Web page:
, Volume 30, Issue 4, pp 435–444 | Cite as

Electrostatic guarding of bookshelves for mould-free preservation of valuable library books

  • Yoshihiro Takikawa
  • Yoshinori MatsudaEmail author
  • Teruo Nonomura
  • Koji Kakutani
  • Junji Kimbara
  • Kazumi Osamura
  • Shin-ichi Kusakari
  • Hideyoshi Toyoda
Brief communication


Old books are highly susceptible to mould infection, and an effective method for avoiding moulding is needed to safely preserve valuable books in library stack rooms. Guarding a bookshelf with an electric field screen is a physical method that prevents airborne spores from entering the space used for book preservation. In this study, insulated conductor wires (ICWs) were used as electrodes to form electric fields. The ICWs were arrayed in parallel and linked to each other and to a direct current voltage generator. The electric field screen consisted of two layers of ICWs, which were negatively and positively charged with equal voltages to make dipoles, ICW(−) and ICW(+). Both ICWs generated an attractive force that captured airborne spores of Penicillium digitatum that were blown inside the screen. The attractive force was directly proportional to the applied voltage. At ≧0.9 kV, the screen exerted sufficient force to capture all airflow-carried spores, but a few spores that were once captured were repulsed out of the electric field when subsequent spores were attracted to positions proximal to them. This phenomenon was explained by creeping discharge between spores located close to each other on the ICW surface. This spore-repulsion problem was resolved by adding an additional ICW layer to the electric field screen, namely an electric field screen with an ICW(−) layer on both sides of an ICW(+) layer. The present study demonstrated that the three-layered electric field screen remained mould-free inside a screen-guarded bookshelf, irrespective of continuous spore exposure.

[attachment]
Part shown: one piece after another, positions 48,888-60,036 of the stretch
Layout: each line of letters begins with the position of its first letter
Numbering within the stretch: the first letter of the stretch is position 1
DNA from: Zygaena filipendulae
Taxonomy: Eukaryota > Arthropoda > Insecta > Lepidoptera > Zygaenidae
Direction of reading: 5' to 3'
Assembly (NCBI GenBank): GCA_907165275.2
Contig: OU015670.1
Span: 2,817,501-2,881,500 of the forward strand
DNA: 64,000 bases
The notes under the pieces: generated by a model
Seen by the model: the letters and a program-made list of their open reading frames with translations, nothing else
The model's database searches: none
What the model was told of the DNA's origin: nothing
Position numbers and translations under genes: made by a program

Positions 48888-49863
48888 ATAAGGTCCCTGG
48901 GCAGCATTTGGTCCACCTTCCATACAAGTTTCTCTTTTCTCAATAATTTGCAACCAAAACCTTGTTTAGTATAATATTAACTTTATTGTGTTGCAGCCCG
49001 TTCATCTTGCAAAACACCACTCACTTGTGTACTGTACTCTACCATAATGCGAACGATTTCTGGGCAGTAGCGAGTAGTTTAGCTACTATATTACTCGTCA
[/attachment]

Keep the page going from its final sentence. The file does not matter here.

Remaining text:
Electric field screen Penicillium digitatum Creeping discharge 



This work was supported by JSPS KAKENHI Grant Number 25450375.

Supplementary material

Supplementary material 1 (MPG 3518 kb)

Supplementary material 2 (MPG 3014 kb)


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Copyright information

© Springer Science+Business Media Dordrecht 2014

Authors and Affiliations

  • Yoshihiro Takikawa
    • 1
  • Yoshinori Matsuda
    • 2
    Email author
  • Teruo Nonomura
    • 2
  • Koji Kakutani
    • 3
  • Junji Kimbara
    • 4
  • Kazumi Osamura
    • 5
  • Shin-ichi Kusakari
    • 6
  • Hideyoshi Toyoda
    • 7
  1. 1.Plant Center, Institute of Advanced TechnologyKinki UniversityWakayamaJapan
  2. 2.Laboratory of Phytoprotection Science and Technology, Faculty of AgricultureKinki UniversityNaraJapan
  3. 3.Pharmaceutical Research and Technology InstituteKinki UniversityOsakaJapan
  4. 4.Research and Development DivisionKagome Co., Ltd.TochigiJapan
  5. 5.Technical Development UnitPanasonic Environmental Systems and Engineering Co., Ltd.OsakaJapan
  6. 6.Agricultural, Food and Environmental Sciences Research Center of Osaka PrefectureOsakaJapan
  7. 7.Laboratory of Phytoprotection Science and Technology, and Agriculture Faculty LibraryKinki UniversityNaraJapan

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